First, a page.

Hosea and Gomer. Hosea buys a wife out of prostitution. She continues to be unfaithful, goes to work with her pimp again, and Hosea buys her back out of prostitution from the man who owns her. Moral of the story is we continue to play the prostitute on God, but God never gives up and continues to buy us back.
Samson’s addictions. Sampson not only had sexual addictions, but also alcoholic addictions. The Philistines were famous for making beer. What else was he doing when he continually went and partied with the Philistines?
We read about Solomon’s harem. All of these stories would make St. Vincent seem tame. What do they mean? God loves, God calls, God uses unlikely saints. God loves, God calls and God uses broken people before we’re fixed.
Now, one of the reasons I kind of love Bill Murray in movies is we’re about the same age and he goes all the way back, if you’re around my age, to being one of the key cast members on Saturday Night Live when it was good.
How many of you remember some of the movies? He’s always playing kind of a dysfunctional, broken loser in a movie.
How many of you remember Stripes, What about Bob, Groundhog Day? He’s a self-focused, broken kind of person. Even the title of one of his latest movies, Lost in Translation.
If you haven’t seen the movie, we’re kind of introduced to this character that Bill Murray plays—a man by the name of Vincent or Vince.
In the very first five minutes of the movie, we see he has an alcohol addiction. He’s in a bar and even the bartender is concerned and cuts him off. He drives home under the influence, crashes into his own fence, has this strange ongoing relationship with a prostitute, and what to me really sums up his life, he goes into a bank only to discover he has a negative balance. Negative balance is a good description of his life.
Definitely not the neighbor you would want to move in next door or the man that you would have babysit your children, which is exactly what happens in this movie when a single mom moves in next door with her young son who has been abandoned by her husband.
Now, in this scene that I want to show you, the woman and her son are just moving into the neighborhood. The movers accidentally back into a limb that falls and crashes on his 30-year old junk Chrysler. Watch this clip.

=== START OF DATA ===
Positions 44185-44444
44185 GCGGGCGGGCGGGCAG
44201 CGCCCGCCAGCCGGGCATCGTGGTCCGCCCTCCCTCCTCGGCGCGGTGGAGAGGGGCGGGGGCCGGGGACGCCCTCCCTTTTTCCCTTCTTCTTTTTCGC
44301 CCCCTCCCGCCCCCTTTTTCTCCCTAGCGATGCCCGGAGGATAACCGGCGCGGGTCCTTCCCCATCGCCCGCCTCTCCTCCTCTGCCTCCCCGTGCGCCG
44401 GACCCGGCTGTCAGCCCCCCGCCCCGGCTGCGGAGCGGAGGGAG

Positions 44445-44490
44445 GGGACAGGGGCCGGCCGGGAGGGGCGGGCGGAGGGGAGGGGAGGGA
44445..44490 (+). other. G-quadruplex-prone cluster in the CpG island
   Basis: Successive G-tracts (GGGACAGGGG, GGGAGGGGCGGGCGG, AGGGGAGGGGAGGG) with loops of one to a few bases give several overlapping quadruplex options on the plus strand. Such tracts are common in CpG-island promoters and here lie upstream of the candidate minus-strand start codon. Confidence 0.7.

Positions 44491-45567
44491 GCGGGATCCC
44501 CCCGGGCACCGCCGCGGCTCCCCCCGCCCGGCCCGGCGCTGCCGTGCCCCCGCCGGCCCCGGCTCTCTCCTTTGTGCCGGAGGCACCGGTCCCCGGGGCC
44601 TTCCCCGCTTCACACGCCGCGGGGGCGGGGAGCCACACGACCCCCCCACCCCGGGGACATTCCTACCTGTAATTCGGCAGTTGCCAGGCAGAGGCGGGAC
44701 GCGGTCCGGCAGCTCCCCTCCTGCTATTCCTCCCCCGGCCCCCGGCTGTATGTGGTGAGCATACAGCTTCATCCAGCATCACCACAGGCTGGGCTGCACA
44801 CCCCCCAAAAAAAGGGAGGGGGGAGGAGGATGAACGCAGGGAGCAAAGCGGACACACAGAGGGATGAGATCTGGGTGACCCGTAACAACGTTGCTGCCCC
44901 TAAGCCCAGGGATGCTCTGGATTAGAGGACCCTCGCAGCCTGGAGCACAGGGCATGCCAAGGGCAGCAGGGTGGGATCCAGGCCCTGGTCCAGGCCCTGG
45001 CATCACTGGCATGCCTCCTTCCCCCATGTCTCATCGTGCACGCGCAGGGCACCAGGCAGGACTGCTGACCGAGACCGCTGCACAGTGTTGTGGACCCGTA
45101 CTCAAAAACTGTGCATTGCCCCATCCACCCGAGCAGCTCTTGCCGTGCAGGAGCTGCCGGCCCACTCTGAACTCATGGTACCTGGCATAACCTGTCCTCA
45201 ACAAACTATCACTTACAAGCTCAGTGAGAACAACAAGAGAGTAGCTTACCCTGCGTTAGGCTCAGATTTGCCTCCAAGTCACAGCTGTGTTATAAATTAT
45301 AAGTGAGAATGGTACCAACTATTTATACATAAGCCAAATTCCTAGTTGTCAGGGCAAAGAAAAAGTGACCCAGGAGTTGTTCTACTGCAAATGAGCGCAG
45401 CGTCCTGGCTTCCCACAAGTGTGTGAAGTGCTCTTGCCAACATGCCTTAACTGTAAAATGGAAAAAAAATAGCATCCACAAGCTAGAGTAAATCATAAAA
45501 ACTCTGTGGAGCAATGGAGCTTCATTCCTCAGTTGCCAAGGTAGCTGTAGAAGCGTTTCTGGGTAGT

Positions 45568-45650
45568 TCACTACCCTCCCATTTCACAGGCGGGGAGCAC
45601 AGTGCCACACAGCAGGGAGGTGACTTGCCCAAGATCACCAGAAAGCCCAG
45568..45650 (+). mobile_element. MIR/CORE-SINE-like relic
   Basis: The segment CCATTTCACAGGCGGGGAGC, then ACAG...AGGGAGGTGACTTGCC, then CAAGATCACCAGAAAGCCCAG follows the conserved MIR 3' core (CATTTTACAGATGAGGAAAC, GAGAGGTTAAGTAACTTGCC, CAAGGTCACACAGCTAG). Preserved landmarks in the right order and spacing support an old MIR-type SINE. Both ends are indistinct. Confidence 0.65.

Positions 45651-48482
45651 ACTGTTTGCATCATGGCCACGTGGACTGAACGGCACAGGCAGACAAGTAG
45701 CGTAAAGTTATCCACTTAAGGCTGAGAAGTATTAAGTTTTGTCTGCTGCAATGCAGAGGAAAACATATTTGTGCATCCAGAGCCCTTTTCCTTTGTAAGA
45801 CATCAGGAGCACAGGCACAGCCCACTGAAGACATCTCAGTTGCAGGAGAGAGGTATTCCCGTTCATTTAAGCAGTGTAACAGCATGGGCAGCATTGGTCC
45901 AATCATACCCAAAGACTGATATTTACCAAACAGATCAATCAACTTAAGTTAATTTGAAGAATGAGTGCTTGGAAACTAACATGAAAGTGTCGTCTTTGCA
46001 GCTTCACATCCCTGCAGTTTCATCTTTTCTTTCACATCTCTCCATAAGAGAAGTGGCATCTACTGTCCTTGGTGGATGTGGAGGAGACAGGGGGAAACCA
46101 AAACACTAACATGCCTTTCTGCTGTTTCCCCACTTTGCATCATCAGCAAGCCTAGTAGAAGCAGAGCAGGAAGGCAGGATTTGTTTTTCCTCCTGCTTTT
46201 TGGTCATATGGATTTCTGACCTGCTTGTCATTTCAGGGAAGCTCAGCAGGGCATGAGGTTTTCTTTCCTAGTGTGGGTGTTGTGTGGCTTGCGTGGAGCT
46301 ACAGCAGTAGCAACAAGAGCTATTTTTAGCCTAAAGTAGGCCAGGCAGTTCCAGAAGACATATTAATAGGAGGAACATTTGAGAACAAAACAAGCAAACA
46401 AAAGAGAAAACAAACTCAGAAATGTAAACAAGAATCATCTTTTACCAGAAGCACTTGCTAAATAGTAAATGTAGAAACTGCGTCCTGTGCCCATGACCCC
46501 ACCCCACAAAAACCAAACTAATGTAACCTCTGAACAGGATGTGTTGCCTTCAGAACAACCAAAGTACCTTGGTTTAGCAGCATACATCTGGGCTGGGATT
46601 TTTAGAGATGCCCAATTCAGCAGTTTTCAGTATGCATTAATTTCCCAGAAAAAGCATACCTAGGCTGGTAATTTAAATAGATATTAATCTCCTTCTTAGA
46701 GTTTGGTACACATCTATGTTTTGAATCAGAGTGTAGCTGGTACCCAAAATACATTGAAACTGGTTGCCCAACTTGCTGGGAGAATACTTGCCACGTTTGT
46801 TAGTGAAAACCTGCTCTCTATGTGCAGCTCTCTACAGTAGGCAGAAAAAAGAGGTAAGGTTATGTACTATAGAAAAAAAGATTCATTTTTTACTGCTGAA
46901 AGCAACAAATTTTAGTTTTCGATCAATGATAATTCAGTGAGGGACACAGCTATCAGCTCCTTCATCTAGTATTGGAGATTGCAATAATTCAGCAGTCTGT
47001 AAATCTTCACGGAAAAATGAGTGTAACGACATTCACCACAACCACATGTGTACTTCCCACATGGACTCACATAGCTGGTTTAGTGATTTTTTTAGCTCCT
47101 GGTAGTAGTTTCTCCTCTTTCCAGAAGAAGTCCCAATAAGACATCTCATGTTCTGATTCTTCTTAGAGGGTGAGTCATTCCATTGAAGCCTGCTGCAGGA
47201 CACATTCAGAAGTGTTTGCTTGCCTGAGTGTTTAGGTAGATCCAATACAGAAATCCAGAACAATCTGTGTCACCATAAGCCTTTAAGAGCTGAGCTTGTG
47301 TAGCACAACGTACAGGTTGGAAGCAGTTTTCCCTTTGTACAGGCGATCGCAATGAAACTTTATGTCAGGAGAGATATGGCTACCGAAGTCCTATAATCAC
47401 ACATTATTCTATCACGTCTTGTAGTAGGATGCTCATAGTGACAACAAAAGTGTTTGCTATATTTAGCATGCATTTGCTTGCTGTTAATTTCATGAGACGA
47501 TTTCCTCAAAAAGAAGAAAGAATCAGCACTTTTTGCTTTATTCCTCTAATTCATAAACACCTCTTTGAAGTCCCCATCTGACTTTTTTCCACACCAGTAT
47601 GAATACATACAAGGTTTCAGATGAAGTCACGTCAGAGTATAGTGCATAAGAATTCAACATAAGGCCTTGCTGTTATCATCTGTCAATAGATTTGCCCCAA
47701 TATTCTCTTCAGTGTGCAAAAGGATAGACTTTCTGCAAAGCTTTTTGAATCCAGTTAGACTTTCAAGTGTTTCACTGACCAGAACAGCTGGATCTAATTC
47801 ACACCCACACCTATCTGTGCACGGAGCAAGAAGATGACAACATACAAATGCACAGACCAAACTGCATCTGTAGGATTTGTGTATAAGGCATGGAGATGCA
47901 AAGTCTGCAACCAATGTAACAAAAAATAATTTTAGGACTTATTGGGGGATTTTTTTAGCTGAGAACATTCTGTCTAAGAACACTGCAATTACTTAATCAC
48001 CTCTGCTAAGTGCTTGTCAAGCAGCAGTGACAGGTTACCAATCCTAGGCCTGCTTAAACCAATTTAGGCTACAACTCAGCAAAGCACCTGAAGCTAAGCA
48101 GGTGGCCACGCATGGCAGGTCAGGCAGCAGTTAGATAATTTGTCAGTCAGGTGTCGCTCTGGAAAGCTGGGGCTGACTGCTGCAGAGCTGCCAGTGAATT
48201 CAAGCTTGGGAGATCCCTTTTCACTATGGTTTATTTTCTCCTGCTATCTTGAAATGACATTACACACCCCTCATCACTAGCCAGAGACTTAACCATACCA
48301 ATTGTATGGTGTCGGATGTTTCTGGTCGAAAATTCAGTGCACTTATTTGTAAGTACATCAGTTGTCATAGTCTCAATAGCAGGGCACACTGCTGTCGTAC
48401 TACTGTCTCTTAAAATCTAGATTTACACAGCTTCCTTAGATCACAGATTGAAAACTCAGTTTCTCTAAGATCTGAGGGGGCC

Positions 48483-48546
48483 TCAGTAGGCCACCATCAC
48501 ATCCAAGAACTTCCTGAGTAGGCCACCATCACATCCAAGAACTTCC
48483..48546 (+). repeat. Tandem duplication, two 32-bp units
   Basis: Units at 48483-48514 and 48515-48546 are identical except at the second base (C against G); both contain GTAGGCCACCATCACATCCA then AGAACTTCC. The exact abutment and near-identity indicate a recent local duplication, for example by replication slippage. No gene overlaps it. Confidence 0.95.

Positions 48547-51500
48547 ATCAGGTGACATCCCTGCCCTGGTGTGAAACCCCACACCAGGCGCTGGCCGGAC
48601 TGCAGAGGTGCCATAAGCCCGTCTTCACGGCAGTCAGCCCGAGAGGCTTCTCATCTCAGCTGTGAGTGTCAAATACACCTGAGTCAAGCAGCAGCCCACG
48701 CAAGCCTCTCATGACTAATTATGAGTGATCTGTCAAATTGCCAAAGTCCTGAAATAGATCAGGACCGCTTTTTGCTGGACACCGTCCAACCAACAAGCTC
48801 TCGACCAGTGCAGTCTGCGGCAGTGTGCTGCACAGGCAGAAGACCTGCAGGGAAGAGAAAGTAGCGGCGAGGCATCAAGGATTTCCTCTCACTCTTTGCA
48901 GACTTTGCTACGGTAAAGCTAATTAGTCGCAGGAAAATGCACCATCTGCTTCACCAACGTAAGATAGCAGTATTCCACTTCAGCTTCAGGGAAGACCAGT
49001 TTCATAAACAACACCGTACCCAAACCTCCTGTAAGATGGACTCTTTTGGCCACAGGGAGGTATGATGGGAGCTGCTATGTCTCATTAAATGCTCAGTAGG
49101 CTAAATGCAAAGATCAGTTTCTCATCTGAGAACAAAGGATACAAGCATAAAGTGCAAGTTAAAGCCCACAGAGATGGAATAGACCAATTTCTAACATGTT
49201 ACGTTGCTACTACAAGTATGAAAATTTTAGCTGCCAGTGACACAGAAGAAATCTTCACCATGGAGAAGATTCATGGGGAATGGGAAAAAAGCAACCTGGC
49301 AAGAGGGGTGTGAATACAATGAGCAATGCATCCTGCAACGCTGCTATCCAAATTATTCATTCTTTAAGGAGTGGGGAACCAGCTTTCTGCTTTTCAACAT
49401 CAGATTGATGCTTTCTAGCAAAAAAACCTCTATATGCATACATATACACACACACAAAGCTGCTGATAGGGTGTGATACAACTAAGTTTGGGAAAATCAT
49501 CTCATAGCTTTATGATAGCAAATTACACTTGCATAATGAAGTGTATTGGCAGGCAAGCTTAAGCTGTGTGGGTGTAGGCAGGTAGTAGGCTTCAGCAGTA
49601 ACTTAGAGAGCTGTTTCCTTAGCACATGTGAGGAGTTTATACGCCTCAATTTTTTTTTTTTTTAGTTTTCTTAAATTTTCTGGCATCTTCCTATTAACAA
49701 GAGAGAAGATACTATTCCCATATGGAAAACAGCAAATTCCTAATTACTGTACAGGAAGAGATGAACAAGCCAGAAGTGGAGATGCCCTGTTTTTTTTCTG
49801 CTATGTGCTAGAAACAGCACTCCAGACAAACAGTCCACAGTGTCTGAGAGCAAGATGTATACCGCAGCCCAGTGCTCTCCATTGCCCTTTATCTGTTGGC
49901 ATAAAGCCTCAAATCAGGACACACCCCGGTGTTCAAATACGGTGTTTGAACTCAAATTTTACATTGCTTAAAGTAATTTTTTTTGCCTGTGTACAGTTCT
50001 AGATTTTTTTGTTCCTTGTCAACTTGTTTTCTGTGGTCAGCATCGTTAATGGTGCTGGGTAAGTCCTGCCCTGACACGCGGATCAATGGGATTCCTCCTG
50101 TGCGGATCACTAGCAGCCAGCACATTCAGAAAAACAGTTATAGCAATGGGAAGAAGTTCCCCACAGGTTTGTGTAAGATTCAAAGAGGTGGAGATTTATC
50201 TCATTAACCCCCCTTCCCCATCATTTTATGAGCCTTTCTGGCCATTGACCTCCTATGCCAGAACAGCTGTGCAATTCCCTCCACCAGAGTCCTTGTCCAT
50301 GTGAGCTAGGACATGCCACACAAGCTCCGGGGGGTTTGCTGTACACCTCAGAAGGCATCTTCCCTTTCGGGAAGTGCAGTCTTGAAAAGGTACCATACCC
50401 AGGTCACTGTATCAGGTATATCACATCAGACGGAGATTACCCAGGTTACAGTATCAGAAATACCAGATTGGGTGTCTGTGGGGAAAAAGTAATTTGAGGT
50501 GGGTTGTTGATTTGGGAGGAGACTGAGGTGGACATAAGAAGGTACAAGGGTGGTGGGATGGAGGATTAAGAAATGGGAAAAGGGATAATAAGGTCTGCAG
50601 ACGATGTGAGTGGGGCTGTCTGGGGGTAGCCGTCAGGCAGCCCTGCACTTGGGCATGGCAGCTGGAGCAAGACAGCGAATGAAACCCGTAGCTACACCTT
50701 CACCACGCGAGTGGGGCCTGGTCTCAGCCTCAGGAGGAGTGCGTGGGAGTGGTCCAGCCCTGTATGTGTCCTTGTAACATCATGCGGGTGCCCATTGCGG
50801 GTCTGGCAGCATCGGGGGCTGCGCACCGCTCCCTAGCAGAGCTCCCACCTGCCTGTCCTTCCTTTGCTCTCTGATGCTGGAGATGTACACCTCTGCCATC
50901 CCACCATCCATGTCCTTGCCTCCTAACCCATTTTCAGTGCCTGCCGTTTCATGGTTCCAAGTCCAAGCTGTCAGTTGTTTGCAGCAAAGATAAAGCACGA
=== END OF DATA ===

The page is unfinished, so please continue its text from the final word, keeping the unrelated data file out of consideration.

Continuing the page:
You definitely don’t want to go home and watch this with your children because that scene had all kinds of profanity. Dan is just an expert in editing that out. Did he do a great job? It seems seamless. You wouldn’t know. He does an excellent job. Again, it’s not what you watch with your children.
Now, what we see by this point is the word ‘saint’ and ‘Vincent’ would not exist on the same planet. Those are two words that do not go together. However, why did Jesus always use people in his illustrations that were offensive to the religiously correct?
Look at the parables he told. Always, he turned it upside down and would choose what religiously correct people would place outside the boundaries of God’s favor as the heroes.
Look at the scripture, Matthew 21:28.
This context is Jesus’ last week in Jerusalem before his crucifixion. So he’s speaking with the conflict that is happening that week, is with the religiously correct leaders. He’s telling a parable in verse 28.
“What do you think? There was a man who had two sons. He went to the first and said, ‘Son, go to work today in the vineyard.’
‘I will not,’ he answered. But later he changed his mind and went…”
In other words, he said I’m not buying into your agenda, God. I’m not signing up. But later, did what he was supposed to do.
“…Then the father went to the other son and said to do the same thing. He answered, ‘I will sir,’ but he did not go…”
He had all the right words, but not the follow through.
“…Which of the two did what his father wanted?
‘The first,’ they answered. Jesus said to them…” Now just hear the impact of this. “…Truly, I tell you the tax collectors and the prostitutes are entering the Kingdom of God ahead of you…”
Whoa. You talk about turning something upside down. “…For John [John the Baptist] came to you to show you the way of righteousness and you did not believe him. But the tax collectors and prostitutes did. And even after you saw this, you did not repent and believe him.”
It is hard to find an illustration Jesus uses that doesn’t offend. He always chooses the opposite. He makes the opposite the example of who you and I would place outside the favor of God.
When the leader, the religious leader, came to Jesus and he said to Jesus, what’s the greatest commandment? Remember what Jesus said? He said to love the Lord your God with all your heart, mind, soul and strength, and to love your neighbor as yourself.
Well, who is my neighbor?
Again, boom. Jesus turns it upside down. He used a very offensive illustration.
To us it’s not offensive because to us, we see the goodness in it. But he used the example of a Samaritan. What do we call that Samaritan today? ‘Good’ and ‘Samaritan’ to a good Jewish believer would not go together in the same sentence. It’s like saying ‘Saint Vincent’. Samaritans did not hold, they had different scriptures, to what you and I call the Holy Scriptures today. They did not have the right doctrine about salvation and means of atonement. But Jesus, wham, hits them in the gut and he says these are the people who don’t hold to the right doctrines, but they’re doing the right thing, is what he is saying to this man.
Now to see the context, go back to verse 12. What was the first thing that Jesus did when he went into Jerusalem? He went into the temple and he cleared or cleansed the temple.